Milkweed and Monarch Butterfly Mania

Calculating Milkweed Leaf Surface Area

Amy and her brother, Mike, grow milkweed plants for the monarch butterflies. Mike has observed that many of the leaves are partially eaten on the tallest plant. He is wondering what percentage of the plant's total leaf surface area has been consumed.

Amy explains to him that the solution to his question begins by calculating the surface area of a milkweed leaf.

Watch Calculating the Area of Scotland @ Countdown videos

1. Open a word processing document. Write directions for Mike explaining how to find the surface area of a milkweed leaf.


2. What impact would the loss of leaf surface have on a milkweed plant?

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Resources | Measuring - estimation of length | Collecting Data

Plant Explorer | Measurement - area & perimeter videos

Pennsylvania Science Anchors
S.A.2. Processes, Procedures, and Tools of Scientific Investigations

S.A.3. Systems, Models, and Patterns

Science NetLinks Benchmark 5 - The Living Environment
How living things function and interact. A. Diversity of Life

"One of the most general distinctions among organisms is between plants, which use sunlight to make their own food, and animals, which consume energy-rich foods. Animals and plants have a great variety of body plans and internal structures that contribute to their being able to make or find food and reproduce. All organisms, including the human species, are part of and depend on two main interconnected global food webs."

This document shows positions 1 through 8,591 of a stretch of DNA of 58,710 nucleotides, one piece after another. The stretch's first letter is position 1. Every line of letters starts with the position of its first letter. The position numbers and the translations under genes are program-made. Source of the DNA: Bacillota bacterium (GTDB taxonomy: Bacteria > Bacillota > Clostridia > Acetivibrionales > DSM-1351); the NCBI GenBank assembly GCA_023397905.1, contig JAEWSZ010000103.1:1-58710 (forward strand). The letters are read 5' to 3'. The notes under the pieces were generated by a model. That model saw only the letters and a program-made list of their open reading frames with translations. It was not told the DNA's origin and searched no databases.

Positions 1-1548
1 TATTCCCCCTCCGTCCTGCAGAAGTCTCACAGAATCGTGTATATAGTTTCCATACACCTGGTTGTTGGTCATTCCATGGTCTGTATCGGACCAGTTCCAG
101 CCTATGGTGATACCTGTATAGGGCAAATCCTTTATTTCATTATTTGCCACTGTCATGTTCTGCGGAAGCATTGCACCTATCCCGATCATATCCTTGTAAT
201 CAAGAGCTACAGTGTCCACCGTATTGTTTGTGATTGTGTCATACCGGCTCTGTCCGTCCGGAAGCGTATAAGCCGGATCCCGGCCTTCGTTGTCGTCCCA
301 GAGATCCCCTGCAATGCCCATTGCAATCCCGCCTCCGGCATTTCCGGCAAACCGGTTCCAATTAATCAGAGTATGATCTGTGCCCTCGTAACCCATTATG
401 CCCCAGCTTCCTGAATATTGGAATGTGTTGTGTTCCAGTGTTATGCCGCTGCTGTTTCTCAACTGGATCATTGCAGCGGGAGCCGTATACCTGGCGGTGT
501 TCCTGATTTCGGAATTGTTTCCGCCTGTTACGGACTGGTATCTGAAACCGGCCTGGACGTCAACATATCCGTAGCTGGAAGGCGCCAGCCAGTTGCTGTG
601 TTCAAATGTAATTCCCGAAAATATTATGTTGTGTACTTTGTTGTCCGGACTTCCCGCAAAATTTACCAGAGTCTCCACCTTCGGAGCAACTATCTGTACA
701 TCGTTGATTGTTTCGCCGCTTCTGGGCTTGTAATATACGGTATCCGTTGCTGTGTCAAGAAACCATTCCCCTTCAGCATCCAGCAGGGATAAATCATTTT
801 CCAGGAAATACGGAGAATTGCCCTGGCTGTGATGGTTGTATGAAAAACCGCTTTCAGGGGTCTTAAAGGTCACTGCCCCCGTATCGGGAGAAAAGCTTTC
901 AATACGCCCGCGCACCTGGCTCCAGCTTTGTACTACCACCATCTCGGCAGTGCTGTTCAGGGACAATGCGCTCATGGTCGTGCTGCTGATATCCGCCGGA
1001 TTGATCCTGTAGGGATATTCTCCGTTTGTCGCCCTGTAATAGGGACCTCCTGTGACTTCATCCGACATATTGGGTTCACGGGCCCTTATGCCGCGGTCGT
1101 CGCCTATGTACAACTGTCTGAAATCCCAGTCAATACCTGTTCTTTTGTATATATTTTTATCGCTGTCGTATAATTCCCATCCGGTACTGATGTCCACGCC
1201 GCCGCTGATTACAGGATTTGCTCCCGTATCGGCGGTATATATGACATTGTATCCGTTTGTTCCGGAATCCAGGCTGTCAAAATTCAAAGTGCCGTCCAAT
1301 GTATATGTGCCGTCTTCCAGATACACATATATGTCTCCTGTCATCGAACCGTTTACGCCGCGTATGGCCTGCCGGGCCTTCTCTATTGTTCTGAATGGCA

D. Interdependence of Life - " In all environments freshwater, marine, forest, desert, grassland, mountain, and others organisms with similar needs may compete with one another for resources, including food, space, water, air, and shelter.

Two types of organisms may interact with one another in several ways: They may be in a producer/consumer, predator/prey, or parasite/host relationship."

milkweed plant

Variables | Scientific Process | Watering Milkweed Spreadsheet

Participate in Monitoring Monarch Larval Monitoring Project

"People can often learn about things around them by just observing those things carefully, but sometimes they can learn more by doing something to the things and noting what happens. Describing things as accurately as possible is important in science because it enables people to compare their observations with those of others.

Tools such as thermometers, magnifiers, rulers, or balances often give more information about things than can be obtained by just observing things without their help." Science NetLinks Benchmark 1- Nature of science - How science works

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